Appeals & Response Plans
- Tropical Cyclone Sagar - May 2018
- Ethiopia: Floods and Landslides - Apr 2018
- Ethiopia: Floods - Aug 2017
- Ethiopia: Measles Outbreak - May 2017
- East Africa: Armyworm Infestation - Mar 2017
- Ethiopia: Acute Watery Diarrhoea (AWD) Outbreak - May 2016
- Ethiopia: Floods - Apr 2016
- Ethiopia: Floods - Oct 2015
- Ethiopia: Drought - 2015-2018
- Ethiopia: Floods - Oct 2014
Most read reports
- Ethiopia: Renewed influx of Eritrean refugees, 12th September to 13th October 2018
- Plight of refugees in Ethiopia brought to the fore in UNFPA leadership visit
- Mass Arrests, ‘Brainwashing’ Threaten Ethiopia’s Reform Agenda
- Ethiopia – Eritrean Refugee Influx (DG ECHO, UNHCR, NRC) (ECHO Daily Flash of 26 September 2018)
- Ethiopia: The 2018 HDRP is facing a US$416.4 million funding shortfall to cover needs until the end of the year
Summary of key findings Despite specific conditions and characteristics particular to the southern route, this paper’s findings are generally consistent with the dynamics of migrant smuggling along all routes out of the Horn of Africa.
Using a combination of primary and secondary sources, as well as new data from the RMMS Mixed Migration Monitoring Mechanism Initiative (4Mi), the paper finds that migrant smuggling along the southern route continues to thrive and exposes migrants in mixed flows to high levels of abuse and risk.2
Despite the international attention that is currently focussed on migratory flows directed towards Europe and other Western countries, the continued flow of Ethiopian migrants and asylum seekers along the southern corridor to South Africa via Kenya, Tanzania and other southern African countries is significant.
“A courageous decision”, said Father David Holdcroft, director of the Jesuit Refugee Service (JRS) South Africa based in Johannesburg, to MISNA in commenting an appeal filed in Pretoria’s supreme court by Ethiopian and Somali refugees and asylum seekers, whose right to work as traders in the country.
Why is the decision to turn to the high court and ruling so important?
Health Vulnerabilities of Migrants in Southern Africa: IOM Study
The IOM Partnership on Health and Mobility in East and Southern Africa (PHAMESA) programme has released a summary of initial findings of a study on health vulnerabilities of mixed migration flows from East, the Horn of Africa and the Great Lakes to Southern Africa.
The findings were presented at the 2nd Ministerial Conference on the Migration Dialogue for Southern Africa (MIDSA) in Maputo, Mozambique.
"What we’ve seen in the past few years is the securitization of immigration in South Africa,” said Roni Amit, a senior researcher at the Center for African Migration and Society at Johannesburg’s Wits University.
“There’s just this increased sense that we need to protect our borders and stop people from coming in. There’s this perception that there’s a flood of African migrants coming into the country and that we need to restrict that and keep them out and that they are a drain on the economy.”
IOM South Africa is to conduct a study to analyse the health vulnerability of men, women and children migrating from East Africa, the Horn of Africa and the Great Lakes region to Southern Africa.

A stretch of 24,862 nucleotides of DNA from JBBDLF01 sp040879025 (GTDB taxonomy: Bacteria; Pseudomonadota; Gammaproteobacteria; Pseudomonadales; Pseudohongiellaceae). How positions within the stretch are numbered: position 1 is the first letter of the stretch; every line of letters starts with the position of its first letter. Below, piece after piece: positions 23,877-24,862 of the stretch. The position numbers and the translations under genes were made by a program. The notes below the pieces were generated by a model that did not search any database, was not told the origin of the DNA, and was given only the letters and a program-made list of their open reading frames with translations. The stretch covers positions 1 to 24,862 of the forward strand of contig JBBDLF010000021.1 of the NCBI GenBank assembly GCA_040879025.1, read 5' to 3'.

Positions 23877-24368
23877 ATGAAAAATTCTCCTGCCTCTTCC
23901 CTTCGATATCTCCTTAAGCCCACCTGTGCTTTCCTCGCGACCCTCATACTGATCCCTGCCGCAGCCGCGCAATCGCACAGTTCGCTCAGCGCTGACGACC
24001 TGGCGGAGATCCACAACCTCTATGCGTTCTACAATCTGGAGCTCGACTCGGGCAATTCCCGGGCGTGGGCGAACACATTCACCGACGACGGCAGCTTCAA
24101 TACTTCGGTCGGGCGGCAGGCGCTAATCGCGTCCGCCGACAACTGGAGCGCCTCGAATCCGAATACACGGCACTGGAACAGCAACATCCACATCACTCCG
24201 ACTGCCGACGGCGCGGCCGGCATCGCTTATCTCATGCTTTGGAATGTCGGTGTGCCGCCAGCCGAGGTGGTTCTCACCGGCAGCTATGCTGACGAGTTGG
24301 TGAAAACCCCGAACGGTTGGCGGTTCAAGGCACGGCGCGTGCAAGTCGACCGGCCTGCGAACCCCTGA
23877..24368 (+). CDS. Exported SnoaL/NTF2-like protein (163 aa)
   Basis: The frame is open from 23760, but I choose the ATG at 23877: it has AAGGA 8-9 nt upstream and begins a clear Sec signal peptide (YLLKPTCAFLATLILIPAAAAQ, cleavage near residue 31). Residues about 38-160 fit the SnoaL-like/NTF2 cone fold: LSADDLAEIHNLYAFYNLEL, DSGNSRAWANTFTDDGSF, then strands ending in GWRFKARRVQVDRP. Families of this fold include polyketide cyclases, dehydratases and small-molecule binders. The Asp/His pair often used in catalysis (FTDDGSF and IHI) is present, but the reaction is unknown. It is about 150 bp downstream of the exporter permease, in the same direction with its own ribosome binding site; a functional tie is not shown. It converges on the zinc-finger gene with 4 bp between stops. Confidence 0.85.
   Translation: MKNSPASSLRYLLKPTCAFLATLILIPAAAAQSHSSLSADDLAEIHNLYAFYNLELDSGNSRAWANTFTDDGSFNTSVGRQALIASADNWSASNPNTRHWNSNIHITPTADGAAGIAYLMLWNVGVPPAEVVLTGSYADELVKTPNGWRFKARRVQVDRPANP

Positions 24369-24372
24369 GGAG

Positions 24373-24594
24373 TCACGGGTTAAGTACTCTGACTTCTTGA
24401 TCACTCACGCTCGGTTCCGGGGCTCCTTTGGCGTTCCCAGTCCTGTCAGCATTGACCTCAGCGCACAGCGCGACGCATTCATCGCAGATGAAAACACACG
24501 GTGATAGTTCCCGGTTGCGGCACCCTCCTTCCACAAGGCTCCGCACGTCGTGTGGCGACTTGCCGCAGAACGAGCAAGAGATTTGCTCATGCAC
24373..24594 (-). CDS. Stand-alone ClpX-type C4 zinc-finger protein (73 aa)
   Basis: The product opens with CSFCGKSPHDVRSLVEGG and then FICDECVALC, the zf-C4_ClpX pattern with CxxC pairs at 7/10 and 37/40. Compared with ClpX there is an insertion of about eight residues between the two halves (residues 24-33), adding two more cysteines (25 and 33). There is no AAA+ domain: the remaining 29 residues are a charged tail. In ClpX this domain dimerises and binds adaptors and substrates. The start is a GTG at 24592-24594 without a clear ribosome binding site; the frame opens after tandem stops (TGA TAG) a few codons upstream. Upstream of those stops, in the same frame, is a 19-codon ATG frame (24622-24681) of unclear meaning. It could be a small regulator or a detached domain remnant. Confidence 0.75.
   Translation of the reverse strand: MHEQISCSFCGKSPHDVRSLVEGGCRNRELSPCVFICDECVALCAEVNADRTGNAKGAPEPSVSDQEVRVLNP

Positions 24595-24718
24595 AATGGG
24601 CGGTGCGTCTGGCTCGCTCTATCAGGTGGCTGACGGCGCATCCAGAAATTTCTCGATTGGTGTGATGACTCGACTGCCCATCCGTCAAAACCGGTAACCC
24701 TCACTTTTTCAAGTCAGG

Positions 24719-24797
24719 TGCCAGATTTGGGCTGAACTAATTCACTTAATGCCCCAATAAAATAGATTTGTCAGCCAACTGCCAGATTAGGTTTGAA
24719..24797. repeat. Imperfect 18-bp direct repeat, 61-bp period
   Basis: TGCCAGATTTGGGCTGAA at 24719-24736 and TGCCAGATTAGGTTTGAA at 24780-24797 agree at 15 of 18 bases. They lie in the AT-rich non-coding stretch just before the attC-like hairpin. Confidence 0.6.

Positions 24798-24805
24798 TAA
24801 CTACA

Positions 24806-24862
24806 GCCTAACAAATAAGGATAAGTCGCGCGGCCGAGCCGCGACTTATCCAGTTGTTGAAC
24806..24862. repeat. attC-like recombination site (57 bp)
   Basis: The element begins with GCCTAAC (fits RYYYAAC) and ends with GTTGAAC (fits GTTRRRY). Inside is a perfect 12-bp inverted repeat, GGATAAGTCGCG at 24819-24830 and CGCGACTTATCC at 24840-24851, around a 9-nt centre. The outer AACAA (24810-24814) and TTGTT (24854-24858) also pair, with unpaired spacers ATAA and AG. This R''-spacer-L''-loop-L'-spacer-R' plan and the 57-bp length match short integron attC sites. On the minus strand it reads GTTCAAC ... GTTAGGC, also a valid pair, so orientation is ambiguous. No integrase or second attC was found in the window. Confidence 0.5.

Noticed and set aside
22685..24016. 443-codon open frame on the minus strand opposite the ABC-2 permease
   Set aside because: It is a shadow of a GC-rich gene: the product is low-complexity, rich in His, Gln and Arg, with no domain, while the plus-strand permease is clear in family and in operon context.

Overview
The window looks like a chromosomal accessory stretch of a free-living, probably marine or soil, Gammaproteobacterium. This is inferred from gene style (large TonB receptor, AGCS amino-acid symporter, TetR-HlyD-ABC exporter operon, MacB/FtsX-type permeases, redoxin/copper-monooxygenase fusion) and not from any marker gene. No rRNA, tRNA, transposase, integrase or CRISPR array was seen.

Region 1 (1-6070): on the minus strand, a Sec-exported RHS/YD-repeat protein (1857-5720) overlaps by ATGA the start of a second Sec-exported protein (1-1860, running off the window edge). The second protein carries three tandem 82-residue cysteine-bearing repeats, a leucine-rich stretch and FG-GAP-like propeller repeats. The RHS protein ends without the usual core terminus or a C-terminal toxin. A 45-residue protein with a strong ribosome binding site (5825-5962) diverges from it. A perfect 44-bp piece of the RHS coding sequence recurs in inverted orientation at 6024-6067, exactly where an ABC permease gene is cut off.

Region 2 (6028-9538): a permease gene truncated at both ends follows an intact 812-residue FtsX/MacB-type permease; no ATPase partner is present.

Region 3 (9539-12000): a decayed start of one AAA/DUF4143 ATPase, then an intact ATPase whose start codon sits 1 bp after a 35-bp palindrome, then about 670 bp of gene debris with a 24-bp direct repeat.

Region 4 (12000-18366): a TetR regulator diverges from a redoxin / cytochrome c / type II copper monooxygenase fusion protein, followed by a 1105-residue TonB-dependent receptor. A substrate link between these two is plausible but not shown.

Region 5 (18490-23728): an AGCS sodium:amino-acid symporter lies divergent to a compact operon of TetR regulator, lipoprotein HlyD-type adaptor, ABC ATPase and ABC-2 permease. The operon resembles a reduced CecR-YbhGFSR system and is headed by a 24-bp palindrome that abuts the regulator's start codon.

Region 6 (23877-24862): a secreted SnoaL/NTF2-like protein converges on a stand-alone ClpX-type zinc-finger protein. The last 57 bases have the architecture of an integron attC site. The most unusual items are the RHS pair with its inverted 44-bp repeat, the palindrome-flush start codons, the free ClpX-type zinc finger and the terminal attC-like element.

The study which begins in September will be led by Lawry Research Associates International and is expected to be completed by July 2013. It will provide basis for evidence-based policy making among countries affected by mixed migration flows along this route in order to comprehensively respond to challenges brought by these mixed and irregular migration flows.
JOHANNESBURG, 11 July 2012 (IRIN) - When Abdo Giro*, a 55-year-old evangelist minister and political dissident from southern Ethiopia, paid smugglers 55,000 birr (US$3,095) to take him from the Kenyan border town of Moyale to Johannesburg in South Africa, he was completely unprepared for the ordeal that lay ahead.
“It was totally different from what they promised me,” he told IRIN, speaking through a translator.
MUSINA, 14 February 2012 (IRIN) - Four months ago, Clemence Uzizo, 21, a welder living in Soweto, Johannesburg's most populous suburb, made the mistake of venturing out to a local shop without his asylum-seeker permit. Neither the police who arrested him, nor the immigration officials who detained him, verified Uzizo's legal status before deporting him to Zimbabwe, the country of his birth.
Note: Map in 2 pages
15 Jul 2011 18:16
Source: Reuters // Jon Herskovitz
Strong economy attracts regional migrants
Violent attacks on migrants worries gov't, investors
By Jon Herskovitz
JOHANNESBURG, July 15 (Reuters) - South Africa has set the stage for the mass deportation of more than one million Zimbabwean immigrants later this month in a move that could alter its status as the world's largest country of refuge.
Description : The East and Horn of Africa has been characterised by mixed migration flow of migrants fleeing conflict, poverty, natural disasters and in search of better opportunities to improve their livelihoods. Most of the migrants from this region migrate from Ethiopia and Somalia and move through the northern routes towards Europe or southwards towards southern Africa.
Seasonal Outlook at One-Month Lead: November-2005 through January -2006
The outlook for November 2005-January 2006 southern Africa rainfall at one month lead shows a tilt in the odds favoring slightly above average rainfall over most of the Northern Cape, portions of the Free State and Eastern Cape provinces of South Africa, portions of southern Namibia, and locally over southwestern Zambia, and central Mozambique.